The first commercial Wizard of Oz release, never shown in theaters

April 1, 2020 • 2:30 pm

Thanks to reader Barry to alerting me to this 8½-minute cartoon, highlighted in a short piece at Boing Boing. That piece largely draws on the Wikipedia article about this 1933 cartoon, The Wizard of Oz, which came out six years  before the famous movie. According to the article, the cartoon version never made it into theaters because it used Technicolor, which was at that time licensed only to Walt Disney. In fact, what you see below didn’t appear for sale until 1985.

But we can watch it now.  A few words about this version:

[This] is a 1933 Canadian-American animated short film directed by Ted Eshbaugh. The story is credited to “Col. Frank Baum.” Frank Joslyn Baum, a Lieutenant Colonel in the United States Army and eldest son of writer L. Frank Baum, was involved in the film’s production, and may have had an involvement in the film’s script, which is loosely inspired by the elder Baum’s 1900 novel, The Wonderful Wizard of Oz. It runs approximately eight and a half minutes and is nearly wordless, working mainly with arrangements of classical music created by Carl W. Stalling.

It’s a lovely cartoon with a plot considerably different from that of the 1939 movie. There are no witches, no Cowardly Lion, and very few words spoken. Nor is the Wizard a little man behind the curtain. But there are a lot of pictures of bloomers and underwear—even the Wizard’s, as well as two salacious honeybees.  But what the cartoon and movie have in common is the initial monochrome setting in Kansas that becomes multicolored when Dorothy and Toto arrive in Oz. I wonder if the movie’s director, Victor Fleming, got the idea from this cartoon.


15 thoughts on “The first commercial Wizard of Oz release, never shown in theaters

  1. Eight years before this cartoon there was yet another version of The Wizard of Oz starring comedian Larry Semon as the Scarecrow and Oliver N. Hardy as the Tin Woodsman. Yes, that Oliver Hardy. It’s not a very good movie but it has some obvious historical interest. The 1933 cartoon is far more interesting and entertaining.

    1. I saw that one; it was lousy. However, there was one bit that anticipated the MGM version: the actors playing the Tin Man (Ollie), the Scarecrow (Semon) and the Cowardly Lion (a Stepin Fechit-type billed as “G. Howe Black”) also played Kansas farmhands. Someone at MGM must have seen this one.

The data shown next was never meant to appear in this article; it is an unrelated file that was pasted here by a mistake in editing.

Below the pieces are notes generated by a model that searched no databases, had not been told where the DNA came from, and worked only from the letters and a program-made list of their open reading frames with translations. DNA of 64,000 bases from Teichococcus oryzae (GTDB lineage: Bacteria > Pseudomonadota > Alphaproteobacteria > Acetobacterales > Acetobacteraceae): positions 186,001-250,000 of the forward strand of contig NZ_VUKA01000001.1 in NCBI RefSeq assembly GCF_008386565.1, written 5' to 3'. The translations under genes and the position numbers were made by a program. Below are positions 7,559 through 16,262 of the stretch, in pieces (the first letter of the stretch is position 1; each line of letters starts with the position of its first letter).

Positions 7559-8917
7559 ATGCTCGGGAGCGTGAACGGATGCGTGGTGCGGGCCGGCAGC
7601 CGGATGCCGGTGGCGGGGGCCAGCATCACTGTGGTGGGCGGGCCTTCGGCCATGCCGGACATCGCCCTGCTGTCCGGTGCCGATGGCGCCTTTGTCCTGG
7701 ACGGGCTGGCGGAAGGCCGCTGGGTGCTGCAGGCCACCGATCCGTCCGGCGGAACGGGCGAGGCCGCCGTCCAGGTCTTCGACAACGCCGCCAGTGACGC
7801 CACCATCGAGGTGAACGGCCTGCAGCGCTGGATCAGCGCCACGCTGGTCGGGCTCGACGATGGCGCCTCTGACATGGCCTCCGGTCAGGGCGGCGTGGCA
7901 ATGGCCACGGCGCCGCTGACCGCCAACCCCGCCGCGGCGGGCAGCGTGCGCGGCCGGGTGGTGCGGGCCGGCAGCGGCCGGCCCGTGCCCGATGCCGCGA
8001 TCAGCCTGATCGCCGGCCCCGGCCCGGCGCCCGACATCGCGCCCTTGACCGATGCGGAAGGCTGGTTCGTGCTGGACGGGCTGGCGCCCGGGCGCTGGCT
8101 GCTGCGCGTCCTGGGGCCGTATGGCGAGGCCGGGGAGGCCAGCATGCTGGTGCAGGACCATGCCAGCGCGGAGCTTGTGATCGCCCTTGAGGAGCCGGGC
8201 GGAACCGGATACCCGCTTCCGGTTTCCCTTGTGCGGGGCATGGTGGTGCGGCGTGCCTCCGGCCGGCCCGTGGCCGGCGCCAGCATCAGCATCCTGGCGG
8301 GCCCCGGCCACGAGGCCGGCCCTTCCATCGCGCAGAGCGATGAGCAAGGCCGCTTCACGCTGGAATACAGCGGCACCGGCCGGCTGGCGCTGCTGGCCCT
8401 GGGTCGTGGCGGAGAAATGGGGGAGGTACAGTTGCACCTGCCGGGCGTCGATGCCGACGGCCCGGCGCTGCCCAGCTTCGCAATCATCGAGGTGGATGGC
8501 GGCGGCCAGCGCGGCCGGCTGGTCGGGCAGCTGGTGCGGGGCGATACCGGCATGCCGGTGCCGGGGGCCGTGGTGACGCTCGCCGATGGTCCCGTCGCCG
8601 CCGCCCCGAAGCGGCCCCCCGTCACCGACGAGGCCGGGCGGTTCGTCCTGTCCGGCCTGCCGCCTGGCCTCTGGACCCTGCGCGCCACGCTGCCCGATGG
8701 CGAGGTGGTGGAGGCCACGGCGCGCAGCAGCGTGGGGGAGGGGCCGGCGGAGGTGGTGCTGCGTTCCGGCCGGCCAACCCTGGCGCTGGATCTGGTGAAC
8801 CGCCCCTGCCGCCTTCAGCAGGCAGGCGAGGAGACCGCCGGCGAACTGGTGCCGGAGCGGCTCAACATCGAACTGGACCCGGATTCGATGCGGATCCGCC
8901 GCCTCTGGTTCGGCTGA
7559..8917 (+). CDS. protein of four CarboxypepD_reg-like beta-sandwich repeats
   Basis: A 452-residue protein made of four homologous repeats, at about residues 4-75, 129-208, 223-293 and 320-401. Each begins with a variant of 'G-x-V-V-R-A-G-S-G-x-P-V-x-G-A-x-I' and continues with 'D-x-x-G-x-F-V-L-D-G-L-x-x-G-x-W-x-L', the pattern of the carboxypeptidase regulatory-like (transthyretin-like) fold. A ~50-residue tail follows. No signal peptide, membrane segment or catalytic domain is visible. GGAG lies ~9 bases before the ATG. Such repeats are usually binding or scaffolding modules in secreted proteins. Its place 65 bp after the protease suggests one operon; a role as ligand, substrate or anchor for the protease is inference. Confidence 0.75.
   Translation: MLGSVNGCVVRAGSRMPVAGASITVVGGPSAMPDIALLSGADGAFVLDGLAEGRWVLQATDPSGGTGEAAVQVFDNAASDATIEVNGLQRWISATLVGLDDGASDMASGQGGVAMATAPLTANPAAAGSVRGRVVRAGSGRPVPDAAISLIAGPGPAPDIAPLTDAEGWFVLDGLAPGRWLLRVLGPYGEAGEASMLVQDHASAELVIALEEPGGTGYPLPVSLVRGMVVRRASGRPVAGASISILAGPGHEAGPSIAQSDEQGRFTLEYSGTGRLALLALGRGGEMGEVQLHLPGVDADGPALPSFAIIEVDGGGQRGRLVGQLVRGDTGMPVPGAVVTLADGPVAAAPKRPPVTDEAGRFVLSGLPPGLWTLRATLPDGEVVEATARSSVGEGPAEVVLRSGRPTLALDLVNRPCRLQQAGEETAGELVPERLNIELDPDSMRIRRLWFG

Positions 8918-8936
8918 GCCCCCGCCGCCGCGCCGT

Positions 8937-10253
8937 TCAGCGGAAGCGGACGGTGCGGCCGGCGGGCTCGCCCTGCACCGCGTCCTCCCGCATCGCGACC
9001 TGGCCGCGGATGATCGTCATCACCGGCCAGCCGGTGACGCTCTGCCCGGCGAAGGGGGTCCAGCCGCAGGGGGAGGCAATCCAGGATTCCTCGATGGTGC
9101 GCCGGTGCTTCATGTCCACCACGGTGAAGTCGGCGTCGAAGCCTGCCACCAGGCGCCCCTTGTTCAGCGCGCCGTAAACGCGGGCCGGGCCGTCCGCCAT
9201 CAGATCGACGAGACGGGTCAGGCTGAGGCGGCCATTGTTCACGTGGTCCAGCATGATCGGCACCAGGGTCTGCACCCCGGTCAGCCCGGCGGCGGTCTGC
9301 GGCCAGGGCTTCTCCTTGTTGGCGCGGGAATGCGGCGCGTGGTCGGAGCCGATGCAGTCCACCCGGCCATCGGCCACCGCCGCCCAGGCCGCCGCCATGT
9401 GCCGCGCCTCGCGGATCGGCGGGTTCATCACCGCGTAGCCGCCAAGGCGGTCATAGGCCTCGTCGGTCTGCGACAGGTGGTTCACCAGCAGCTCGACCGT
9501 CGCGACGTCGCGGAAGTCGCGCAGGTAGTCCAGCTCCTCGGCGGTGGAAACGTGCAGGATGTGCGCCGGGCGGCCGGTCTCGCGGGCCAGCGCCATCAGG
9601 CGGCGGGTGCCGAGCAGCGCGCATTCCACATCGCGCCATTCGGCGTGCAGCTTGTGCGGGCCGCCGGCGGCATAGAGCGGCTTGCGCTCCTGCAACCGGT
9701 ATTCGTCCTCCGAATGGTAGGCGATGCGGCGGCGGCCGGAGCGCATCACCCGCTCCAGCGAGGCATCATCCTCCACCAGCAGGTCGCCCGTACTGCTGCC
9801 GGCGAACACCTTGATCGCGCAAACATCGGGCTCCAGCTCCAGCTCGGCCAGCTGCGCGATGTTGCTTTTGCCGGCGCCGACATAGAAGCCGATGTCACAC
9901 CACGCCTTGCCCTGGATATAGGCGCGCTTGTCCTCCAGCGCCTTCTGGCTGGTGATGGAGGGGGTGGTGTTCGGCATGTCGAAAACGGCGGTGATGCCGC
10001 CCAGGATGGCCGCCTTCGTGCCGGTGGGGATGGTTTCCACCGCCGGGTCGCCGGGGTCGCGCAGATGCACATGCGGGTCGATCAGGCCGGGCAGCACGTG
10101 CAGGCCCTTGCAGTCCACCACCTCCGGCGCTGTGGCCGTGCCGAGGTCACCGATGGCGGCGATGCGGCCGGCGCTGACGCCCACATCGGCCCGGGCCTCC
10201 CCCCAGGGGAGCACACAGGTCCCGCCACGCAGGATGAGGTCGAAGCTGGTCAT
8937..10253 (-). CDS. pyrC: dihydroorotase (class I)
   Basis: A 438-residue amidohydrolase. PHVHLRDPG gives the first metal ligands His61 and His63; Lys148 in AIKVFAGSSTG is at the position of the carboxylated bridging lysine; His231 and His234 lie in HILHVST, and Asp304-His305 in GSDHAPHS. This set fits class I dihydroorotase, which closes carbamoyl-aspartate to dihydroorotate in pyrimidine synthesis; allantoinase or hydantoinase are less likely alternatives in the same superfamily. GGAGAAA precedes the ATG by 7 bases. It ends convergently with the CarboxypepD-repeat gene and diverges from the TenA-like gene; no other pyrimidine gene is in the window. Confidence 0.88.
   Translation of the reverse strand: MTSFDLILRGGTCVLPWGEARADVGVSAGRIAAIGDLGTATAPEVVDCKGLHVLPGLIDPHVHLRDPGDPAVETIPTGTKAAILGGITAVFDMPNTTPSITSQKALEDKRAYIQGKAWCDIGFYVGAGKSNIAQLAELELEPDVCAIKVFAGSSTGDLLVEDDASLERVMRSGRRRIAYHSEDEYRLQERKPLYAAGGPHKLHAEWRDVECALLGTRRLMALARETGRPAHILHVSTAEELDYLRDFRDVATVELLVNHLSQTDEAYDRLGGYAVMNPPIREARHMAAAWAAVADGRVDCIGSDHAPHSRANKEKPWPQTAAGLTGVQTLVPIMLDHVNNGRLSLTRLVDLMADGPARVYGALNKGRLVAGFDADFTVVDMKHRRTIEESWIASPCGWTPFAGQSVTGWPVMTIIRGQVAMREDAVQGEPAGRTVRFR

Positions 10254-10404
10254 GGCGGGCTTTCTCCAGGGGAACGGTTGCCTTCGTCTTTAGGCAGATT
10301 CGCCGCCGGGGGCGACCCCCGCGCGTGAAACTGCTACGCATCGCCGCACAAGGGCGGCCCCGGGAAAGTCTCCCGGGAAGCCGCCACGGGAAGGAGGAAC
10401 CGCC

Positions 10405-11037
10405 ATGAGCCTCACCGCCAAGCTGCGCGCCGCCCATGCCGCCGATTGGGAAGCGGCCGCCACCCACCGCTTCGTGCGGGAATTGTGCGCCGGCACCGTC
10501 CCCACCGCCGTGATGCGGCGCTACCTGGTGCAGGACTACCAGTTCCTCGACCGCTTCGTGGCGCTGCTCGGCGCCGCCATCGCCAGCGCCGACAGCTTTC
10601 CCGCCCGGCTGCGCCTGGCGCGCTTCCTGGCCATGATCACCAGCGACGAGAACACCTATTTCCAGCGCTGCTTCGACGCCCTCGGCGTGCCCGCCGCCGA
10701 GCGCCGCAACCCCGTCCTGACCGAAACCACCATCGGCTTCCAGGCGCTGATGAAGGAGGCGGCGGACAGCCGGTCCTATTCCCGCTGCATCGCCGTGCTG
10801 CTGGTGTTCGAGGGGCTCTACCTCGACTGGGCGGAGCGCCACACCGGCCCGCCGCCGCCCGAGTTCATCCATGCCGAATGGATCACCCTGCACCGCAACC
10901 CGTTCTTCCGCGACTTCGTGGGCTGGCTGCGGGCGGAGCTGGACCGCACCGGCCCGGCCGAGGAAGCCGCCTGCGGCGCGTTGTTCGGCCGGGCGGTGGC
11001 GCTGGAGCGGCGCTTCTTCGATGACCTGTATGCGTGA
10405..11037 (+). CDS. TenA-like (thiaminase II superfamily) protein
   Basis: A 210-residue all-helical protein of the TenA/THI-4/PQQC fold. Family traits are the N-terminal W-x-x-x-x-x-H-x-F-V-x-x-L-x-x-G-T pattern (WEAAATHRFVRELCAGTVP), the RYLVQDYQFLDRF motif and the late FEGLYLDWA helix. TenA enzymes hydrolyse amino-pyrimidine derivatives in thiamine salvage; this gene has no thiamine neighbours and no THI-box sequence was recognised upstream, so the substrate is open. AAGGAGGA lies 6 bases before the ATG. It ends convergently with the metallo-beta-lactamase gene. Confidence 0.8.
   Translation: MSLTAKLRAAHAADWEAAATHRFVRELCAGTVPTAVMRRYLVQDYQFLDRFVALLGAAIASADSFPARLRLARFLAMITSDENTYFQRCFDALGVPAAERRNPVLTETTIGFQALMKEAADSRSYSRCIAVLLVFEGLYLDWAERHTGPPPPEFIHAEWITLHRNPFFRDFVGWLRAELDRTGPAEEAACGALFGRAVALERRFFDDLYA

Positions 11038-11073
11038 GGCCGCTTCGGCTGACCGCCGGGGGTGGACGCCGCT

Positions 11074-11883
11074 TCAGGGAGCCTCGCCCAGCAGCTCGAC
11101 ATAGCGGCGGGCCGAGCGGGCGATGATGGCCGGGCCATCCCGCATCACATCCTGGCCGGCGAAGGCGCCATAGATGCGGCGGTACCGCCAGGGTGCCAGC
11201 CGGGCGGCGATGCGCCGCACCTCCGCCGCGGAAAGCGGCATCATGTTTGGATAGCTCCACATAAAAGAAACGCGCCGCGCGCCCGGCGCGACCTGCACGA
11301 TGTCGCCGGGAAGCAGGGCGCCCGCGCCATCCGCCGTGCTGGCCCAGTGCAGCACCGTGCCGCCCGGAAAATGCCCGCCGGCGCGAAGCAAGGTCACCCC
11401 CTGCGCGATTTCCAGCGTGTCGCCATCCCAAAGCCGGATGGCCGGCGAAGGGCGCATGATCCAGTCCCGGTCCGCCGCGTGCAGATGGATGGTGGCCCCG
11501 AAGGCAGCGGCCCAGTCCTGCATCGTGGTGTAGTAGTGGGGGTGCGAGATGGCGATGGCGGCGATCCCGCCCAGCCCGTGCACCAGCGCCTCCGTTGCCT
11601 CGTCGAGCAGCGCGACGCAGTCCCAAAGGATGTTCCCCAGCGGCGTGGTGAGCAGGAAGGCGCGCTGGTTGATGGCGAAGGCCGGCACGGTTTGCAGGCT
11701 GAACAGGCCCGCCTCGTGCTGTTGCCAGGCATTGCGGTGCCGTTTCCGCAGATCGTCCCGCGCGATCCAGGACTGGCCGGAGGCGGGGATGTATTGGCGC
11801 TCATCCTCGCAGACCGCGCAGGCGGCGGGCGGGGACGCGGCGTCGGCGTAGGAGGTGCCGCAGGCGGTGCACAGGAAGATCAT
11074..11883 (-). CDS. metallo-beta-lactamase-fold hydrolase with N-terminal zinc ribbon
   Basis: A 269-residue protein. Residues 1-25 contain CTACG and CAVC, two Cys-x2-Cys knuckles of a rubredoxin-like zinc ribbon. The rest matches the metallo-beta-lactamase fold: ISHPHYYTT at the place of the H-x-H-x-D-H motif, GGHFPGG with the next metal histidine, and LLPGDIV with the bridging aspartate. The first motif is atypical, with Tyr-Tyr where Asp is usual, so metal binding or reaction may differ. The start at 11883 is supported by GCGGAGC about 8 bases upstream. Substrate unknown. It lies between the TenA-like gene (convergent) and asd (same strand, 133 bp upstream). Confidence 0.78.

2. There is a 1910 version as well that mostly survives, only about 2 of 15 minutes are believed to be missing. The 1914 Patchwork Girl of Oz on the other hand has survived complete (~81min runtime). It’s not the main WizOfOz story though but based on a later book.

  2. Richly saturated colors. Pretty well done for the 1930s. I notice an element of Fantasia in this one. The wizard loses control and nature gets out of control. Sounds like a recurring theme. Frankenstein? Science has so often been the villain.

  3. Phenomenal colors!

    And @ 4:48 gives a sense that there might have been some subsequent footage that was left in the cutting room.

  4. For a truly amusing read, check out Gore Vidal’s review of, ” The Complete Works of Frank L Baum”, in “The New York Review of Books”—way back, I think, in the early 1980’s. It might be behind a pay-wall now, but certain interested readers might yet find their way unencumbered to it.

  5. I wonder if the movie’s director, Victor Fleming, got the idea from this cartoon.

    There were actually a lot of fingers in that pie. Directors Richard Thorpe and George Cukor were involved in the early filming. Then, after Victor Fleming left (to replace Cukor as director of Gone with the Wind) before principal photography on Oz was complete, King Vidor came on to do the mopping-up.

    1. That’s right—King Vidor directed the final three weeks of principal photography, encompassing most of the black and white frame story (including “Over the Rainbow”) and a few bits of the technicolor center (such as the last section of the Yellow Brick road, when the travelers fall asleep by enchantment.)

  6. If anyone would like to own this gorgeous cartoon, make sure to purchase the Blu-ray “Technicolor Dreams and Black and White Nightmares.”

    It was assembled and produced by animator/animation professor Steve Stanchfield, who digitally restored all the cartoons on it. I own multiple Blu-Rays produced by his company Thunderbean and they are all delightful reminders that there’s more to classic animation than Disney and Looney Tunes!

    Also keep in mind that “Technicolor Dreams” has two other cartoons by Oz animator Ted Eshbaugh: “Tea Pot Town” and “The Snowman.” The latter is one of the greatest Christmas/Winter cartoons. The titular Snowman is an unforgettably perverse force of evil!

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